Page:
reasons for war

Bill Emmott, the editor of the Economist, has a lucid op-ed in today’s Guardian arguing for the war. The kernel of his argument is that only force, or the wholly convincing threat of overwhelming force, will make Saddam comply with UN resolutions and disarm. It is the credible threat of war that has now made it possible that Saddam could be disarmed peacefully, under the terms of the new resolution the UN security council approved unanimously on November 8. That still, however, leaves a question hanging: if he calls the UN’s bluff by making a fake declaration on December 8, should the threat be carried out? I believe that, not least because it’s true of almost every country threatened by the UN. But the inescapable corollary is that once we have assembled an overwhelmingly impressive force (which seems to happen once every ten years) we have to use it. Otherwise, Saddam will simply resume his efforts to rearm once the troops go away.

Emmott does the usual three-card trick about whether Saddam actually has anything that needs disarming. He’s different from the North Koreans, says Emmott, because they could kill 100,000 people in the densely populated regions of the South close to the DMZ with a conventional artillery barrage. So they can’t be invaded, even though they have go nukes.

But Saddam, if he had weapons capable of killing 100,000 Jews, could presumably get them into South Lebanon without too much trouble, and they could be delivered from there. So it’s a fair bet that none of the war planners really believe that he has anything to disarm. Otherwise, he could hurt Israel as badly as he would himself be hurt. You may say this is not rational, considering the certainty of awful retaliation. But the argument that Saddam will behave rationally is not open to the war party who argue that his irrationality is exactly what makes him dangerous. Besides, if he is finally driven into his last bunker, then he has nothing any more to lose. If you take seriously the comparison of Saddam with Hitler, and ask yourself “What would Hitler do?” I think that in the final götterdämmerung, he would do anything.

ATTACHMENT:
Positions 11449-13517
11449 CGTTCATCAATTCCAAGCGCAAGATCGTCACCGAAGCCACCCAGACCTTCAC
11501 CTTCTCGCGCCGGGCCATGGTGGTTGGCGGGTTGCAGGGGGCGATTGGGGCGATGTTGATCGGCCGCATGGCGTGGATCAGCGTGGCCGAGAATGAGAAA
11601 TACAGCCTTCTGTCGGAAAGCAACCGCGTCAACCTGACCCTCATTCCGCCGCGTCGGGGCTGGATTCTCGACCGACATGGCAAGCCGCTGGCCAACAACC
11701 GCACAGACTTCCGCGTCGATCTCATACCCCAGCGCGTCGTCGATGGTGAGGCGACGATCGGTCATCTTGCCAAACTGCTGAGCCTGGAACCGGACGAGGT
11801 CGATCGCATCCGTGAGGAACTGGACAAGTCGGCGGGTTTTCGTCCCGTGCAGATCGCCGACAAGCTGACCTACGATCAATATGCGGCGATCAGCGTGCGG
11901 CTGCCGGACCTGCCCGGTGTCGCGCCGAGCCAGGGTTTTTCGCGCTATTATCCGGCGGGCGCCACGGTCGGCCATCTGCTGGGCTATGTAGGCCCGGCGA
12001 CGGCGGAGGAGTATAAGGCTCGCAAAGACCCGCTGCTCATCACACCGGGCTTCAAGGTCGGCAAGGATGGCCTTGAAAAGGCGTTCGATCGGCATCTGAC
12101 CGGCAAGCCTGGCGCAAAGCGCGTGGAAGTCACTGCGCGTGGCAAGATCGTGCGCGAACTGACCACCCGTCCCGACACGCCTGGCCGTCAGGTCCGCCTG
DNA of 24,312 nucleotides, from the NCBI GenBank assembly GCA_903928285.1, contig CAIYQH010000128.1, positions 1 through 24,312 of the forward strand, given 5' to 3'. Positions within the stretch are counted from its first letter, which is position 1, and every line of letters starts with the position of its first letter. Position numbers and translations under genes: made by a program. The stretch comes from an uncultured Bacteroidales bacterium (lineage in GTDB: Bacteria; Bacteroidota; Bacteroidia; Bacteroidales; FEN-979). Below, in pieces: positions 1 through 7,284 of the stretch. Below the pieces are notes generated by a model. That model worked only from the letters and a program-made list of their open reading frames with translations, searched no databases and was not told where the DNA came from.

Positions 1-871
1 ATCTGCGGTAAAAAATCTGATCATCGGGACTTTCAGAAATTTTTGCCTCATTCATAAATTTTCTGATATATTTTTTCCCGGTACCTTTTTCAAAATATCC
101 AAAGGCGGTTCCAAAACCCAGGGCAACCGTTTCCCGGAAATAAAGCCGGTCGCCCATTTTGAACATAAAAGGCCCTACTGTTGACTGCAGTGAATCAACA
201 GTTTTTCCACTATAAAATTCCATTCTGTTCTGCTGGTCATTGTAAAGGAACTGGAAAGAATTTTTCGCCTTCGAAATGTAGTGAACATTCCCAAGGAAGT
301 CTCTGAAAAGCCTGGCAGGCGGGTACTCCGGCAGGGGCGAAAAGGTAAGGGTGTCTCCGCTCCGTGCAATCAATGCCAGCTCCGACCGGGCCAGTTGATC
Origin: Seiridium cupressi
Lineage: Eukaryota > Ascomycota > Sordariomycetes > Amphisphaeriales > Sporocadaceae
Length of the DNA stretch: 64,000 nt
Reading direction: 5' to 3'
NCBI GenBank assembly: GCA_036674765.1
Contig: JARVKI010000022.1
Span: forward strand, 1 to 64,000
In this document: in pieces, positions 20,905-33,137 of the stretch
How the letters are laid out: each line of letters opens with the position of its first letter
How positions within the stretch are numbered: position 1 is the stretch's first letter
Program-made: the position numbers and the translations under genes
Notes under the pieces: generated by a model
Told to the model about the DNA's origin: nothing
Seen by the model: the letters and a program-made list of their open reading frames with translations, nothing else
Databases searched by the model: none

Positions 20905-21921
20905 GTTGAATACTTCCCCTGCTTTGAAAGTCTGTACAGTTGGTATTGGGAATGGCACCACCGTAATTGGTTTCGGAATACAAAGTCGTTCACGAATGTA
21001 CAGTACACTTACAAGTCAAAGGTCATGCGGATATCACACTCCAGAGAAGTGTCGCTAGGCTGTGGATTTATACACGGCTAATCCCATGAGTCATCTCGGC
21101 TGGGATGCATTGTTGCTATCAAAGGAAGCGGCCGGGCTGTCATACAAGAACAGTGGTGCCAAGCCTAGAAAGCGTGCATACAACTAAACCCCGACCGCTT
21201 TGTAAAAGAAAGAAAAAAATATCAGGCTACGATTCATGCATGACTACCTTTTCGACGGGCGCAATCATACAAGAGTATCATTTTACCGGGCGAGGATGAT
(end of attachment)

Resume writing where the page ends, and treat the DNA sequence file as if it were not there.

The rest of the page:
Which leaves us back at the beginning of the argument. He cannot be allowed to obtain such weapons, says Emmott. But the only way to stop him is with the immediate credible threat of force. If he survives the present UN inspections, the threat of force will once more lose credibility. So he must not be allowed to survive these inspections. The threatened force must be used to remove him. Otherwise it won’t be credible. There’s another condition neccessary if the threat of force must be effective: Saddam must not in fact have usable weapons of mass destruction with which he could retaliate when all seems lost. So the only sense in which a war to disarm Iraq is possible is if it does not in fact need disarming. But such a way is absolutely neccessary. QED.

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3 Responses to reasons for war

  1. Rupert says:

    Saddam has now been asked for proof that he doesn’t have MWDs. That reminds me of one of my encounters with the Inland Revenue, where I said that for various reasons, I hadn’t done any freelance for a couple of years. “Can you prove that?” they asked. I asked what on earth that sort of proof would look like, and they changed the subject.

    The paradox — that if Saddam actually had MWDs capable of devastating Tel Aviv, the Americans wouldn’t be doing this — is perhaps best answered by the notion that they sincerely believe him to be about to obtain them, but for whatever reason are unable to give details. It’s pure speculation on my part, but it’s at least plausible that the Israelis have said privately to the US that they are prepared to do an Osirak on Baghdad unless the problem is neutralised. I have a hard time coming up with other reasons why the US is so exercised about Iraq at the moment, or what sensibly might be the worse outcome they fear if they don’t push things to the brink now. I’m not sure I buy the ideas that it’s Dubya avenging his father, or mid-term politicing, or anti-terrorism… Might it be to dissuade any other oil-rich local state from going down the Iraqi path, or part of the US hedging its bets over what happens next to Saudi? Oh, so much speculation from such a trifling injection of facts.

    What’s most disturbing is the underlying idea, now explicitly stated by the Americans, that nobody shall be allowed to get to the position where they might credibly obtain MWDs — ie, we made the mistake of letting Saddam get so far, but we won’t make the mistake again. That suggests a much more aggressive application of the ‘credible force’ policy in future.


  2. Andrew says:

    As a general principle, America is quite happy to export the First Amendment round the world, but not the Second.

    I still don’t honestly know why now, except that the White House really believes this is a war, so it wants to commit an army somewhere; and once the Grand Old Duke of York has marched all those men to the top of the hill, they do have to be used. It has taken Rumsfeld and Wolfowitz nine months to get even this far. It’ll take another month or three before all the troops are in position. They are not going to throw all that effort away.

  3. Anonymous says:

    My own instinct is: Follow the oil.


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